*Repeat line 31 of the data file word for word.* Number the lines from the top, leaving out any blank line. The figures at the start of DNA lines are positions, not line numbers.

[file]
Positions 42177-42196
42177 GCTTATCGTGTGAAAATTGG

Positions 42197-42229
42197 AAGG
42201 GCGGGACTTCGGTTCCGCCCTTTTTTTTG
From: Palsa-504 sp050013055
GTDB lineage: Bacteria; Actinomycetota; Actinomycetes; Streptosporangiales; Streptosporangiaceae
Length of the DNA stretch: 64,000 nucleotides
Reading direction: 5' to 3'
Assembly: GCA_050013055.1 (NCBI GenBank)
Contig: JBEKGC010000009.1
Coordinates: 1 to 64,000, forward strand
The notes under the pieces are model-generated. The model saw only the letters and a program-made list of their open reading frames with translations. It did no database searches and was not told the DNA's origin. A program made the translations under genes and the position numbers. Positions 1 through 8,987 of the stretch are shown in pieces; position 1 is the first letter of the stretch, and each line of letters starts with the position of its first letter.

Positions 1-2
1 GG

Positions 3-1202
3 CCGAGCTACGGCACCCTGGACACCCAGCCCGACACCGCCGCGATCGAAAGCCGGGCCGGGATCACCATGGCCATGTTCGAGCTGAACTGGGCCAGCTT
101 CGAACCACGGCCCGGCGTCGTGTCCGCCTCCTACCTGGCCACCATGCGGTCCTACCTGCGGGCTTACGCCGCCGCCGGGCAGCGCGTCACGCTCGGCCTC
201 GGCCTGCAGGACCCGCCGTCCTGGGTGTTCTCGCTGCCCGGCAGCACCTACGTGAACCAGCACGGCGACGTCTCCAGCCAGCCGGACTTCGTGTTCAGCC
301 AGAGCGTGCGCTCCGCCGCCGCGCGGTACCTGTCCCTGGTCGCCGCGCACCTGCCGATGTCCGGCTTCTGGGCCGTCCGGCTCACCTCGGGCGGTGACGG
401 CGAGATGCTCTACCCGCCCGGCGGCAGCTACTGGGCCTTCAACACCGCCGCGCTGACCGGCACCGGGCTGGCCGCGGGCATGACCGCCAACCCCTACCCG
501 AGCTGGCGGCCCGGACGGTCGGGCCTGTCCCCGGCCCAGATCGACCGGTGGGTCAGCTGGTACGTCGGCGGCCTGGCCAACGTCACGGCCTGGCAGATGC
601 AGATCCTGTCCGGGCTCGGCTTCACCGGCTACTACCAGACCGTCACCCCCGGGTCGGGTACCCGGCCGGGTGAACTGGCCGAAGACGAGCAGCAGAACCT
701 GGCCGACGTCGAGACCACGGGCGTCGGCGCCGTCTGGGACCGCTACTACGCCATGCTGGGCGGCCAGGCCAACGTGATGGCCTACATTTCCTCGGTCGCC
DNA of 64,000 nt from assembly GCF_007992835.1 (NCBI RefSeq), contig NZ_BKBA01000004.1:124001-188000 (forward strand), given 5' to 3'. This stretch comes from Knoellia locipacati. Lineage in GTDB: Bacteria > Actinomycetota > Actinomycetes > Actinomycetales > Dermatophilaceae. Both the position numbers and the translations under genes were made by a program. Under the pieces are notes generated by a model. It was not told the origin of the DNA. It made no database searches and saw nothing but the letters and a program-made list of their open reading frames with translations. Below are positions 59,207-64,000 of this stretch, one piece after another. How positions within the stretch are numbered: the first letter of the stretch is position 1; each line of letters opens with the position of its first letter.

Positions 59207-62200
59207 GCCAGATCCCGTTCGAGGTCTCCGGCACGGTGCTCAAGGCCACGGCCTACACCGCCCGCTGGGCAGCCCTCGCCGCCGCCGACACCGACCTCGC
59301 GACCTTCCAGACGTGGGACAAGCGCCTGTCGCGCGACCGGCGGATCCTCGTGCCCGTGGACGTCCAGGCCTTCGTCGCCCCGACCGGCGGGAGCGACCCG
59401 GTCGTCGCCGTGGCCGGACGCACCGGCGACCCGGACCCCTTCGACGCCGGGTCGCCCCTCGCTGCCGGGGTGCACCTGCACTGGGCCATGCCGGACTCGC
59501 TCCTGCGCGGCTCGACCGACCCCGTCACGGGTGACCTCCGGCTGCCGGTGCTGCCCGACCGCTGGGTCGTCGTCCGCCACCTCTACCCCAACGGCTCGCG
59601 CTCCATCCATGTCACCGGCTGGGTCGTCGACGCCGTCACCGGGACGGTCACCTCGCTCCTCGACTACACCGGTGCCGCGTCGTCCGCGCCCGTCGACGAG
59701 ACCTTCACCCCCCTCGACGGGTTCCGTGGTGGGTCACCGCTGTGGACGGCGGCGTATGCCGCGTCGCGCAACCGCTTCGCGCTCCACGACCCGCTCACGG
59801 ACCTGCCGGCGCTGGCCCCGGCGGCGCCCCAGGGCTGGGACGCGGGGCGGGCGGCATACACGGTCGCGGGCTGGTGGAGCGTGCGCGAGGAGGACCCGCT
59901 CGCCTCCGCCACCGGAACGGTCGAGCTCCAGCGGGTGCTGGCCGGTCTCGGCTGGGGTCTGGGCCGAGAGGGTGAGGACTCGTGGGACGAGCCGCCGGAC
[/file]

59601 CTCCATCCATGTCACCGGCTGGGTCGTCGACGCCGTCACCGGGACGGTCACCTCGCTCCTCGACTACACCGGTGCCGCGTCGTCCGCGCCCGTCGACGAG